Another aspect of the plan was to catch each boy doing something correctly, whether it was good citizenship, helping others, taking responsibility for a project, and we all had a weekly fun night celebrating their successes. 

An important part of the plan was to listen to each boy, giving each one opportunity to talk quietly with me or a child-care worker. Our best listener was our short, 300 pound cook who had a chair saved for a boy who wanted to talk to someone. She gave them cookies and milk, an extra treat that seemed to be highly motivating. 

I also taught at an adult prison preparing inmates who had ben incarcerated for long periods of time to reenter life of freedom. They often didn't know how to maintain a budget, find living quarters, search for paid employment, and to take care of the basic things one needs to thrive in society. 

My question, as a teacher, was what will help the individual be able to do the basic skills needed in life? Skill-sets can be individualized, depending on the learning style of the student. It was my job to discover how each could learn life-skills.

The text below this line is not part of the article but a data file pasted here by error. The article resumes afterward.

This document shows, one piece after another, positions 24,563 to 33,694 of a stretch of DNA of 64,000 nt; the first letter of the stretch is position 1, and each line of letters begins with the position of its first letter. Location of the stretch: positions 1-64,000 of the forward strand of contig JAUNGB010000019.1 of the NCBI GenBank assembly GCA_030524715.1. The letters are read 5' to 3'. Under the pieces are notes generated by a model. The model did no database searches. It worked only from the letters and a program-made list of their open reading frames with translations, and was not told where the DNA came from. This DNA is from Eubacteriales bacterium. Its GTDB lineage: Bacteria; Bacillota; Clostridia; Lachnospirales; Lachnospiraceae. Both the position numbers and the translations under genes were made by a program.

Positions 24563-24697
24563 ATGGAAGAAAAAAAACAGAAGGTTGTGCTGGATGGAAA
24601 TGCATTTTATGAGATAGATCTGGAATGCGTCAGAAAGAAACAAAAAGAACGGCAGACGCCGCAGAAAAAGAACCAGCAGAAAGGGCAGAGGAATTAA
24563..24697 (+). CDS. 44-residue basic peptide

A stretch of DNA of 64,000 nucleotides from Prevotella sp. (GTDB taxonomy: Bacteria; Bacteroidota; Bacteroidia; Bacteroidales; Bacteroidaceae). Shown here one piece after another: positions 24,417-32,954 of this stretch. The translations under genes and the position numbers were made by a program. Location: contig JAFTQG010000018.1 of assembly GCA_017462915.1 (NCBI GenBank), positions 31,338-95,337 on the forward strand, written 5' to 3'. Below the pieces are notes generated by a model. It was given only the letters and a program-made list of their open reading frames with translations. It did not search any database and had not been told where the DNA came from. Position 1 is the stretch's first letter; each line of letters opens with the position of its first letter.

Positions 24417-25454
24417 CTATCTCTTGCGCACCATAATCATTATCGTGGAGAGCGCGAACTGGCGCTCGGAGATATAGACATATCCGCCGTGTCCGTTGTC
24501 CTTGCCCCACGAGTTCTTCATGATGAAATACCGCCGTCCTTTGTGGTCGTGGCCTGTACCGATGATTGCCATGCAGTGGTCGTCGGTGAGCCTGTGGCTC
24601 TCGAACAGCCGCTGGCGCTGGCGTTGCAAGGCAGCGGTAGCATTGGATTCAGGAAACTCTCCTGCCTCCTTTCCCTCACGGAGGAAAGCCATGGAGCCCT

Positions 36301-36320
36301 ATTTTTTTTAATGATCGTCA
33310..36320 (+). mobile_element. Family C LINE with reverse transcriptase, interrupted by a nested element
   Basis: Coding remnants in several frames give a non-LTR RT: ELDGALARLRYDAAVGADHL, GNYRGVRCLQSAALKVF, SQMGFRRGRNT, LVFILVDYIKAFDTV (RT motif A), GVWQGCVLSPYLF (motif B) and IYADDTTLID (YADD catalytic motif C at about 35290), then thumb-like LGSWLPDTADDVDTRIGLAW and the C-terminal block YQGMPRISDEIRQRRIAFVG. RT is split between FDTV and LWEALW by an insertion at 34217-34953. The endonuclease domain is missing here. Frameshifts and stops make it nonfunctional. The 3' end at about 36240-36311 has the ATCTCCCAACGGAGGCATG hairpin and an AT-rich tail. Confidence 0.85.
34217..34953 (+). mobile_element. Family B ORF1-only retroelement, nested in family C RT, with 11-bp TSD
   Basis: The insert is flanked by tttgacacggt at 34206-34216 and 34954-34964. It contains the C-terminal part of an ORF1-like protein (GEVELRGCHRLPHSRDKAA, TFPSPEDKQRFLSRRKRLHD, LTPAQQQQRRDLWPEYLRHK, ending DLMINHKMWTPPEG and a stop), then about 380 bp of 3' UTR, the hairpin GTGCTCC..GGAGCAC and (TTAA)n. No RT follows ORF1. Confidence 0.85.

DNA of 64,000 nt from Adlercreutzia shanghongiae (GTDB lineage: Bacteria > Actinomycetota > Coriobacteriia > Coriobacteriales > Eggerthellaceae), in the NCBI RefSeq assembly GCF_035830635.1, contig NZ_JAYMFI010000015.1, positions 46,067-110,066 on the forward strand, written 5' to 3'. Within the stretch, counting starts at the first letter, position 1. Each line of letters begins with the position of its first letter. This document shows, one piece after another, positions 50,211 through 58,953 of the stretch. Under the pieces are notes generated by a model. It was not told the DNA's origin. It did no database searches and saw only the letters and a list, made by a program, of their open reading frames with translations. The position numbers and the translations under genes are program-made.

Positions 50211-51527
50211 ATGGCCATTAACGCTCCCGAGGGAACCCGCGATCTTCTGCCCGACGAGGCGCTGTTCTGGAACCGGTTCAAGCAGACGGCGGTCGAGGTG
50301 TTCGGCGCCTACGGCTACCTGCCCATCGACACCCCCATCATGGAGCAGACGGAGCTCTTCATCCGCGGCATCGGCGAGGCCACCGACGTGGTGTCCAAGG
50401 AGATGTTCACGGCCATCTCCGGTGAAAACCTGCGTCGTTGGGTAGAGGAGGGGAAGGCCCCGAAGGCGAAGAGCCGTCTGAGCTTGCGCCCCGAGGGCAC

I am glad you found a teacher who understood your challenges and found ways to help you learn. I am also glad that marijuana has been legalized. Some individuals find weed helps them "slow down". It seemed to me, observing their behaviors, that some became calm and settled into projects they could not do without the chemicals in weed. Some people functioned in an incapacitated way. There is no one answer to the question of weed-use for everyone. The individual needs to be self-aware, and parents and teachers need to understand the reasons for using weed and when it becomes a hindrance.